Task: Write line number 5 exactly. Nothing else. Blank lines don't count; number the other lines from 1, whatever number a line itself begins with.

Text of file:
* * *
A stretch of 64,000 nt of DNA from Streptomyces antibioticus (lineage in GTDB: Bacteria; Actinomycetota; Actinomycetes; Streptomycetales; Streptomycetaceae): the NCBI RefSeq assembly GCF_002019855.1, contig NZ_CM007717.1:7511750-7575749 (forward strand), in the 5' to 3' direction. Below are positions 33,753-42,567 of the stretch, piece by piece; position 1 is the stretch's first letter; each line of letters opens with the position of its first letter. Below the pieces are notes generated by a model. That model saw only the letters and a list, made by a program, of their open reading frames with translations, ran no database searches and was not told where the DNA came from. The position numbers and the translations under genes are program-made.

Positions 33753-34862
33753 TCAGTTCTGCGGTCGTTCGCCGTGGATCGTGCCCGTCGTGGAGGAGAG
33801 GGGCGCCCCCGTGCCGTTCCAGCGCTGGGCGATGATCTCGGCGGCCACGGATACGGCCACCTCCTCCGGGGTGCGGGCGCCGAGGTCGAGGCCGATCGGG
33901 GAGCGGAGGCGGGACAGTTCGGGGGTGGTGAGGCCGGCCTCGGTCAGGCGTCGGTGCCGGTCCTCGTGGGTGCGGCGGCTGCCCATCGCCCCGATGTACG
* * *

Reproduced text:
33901 GAGCGGAGGCGGGACAGTTCGGGGGTGGTGAGGCCGGCCTCGGTCAGGCGTCGGTGCCGGTCCTCGTGGGTGCGGCGGCTGCCCATCGCCCCGATGTACG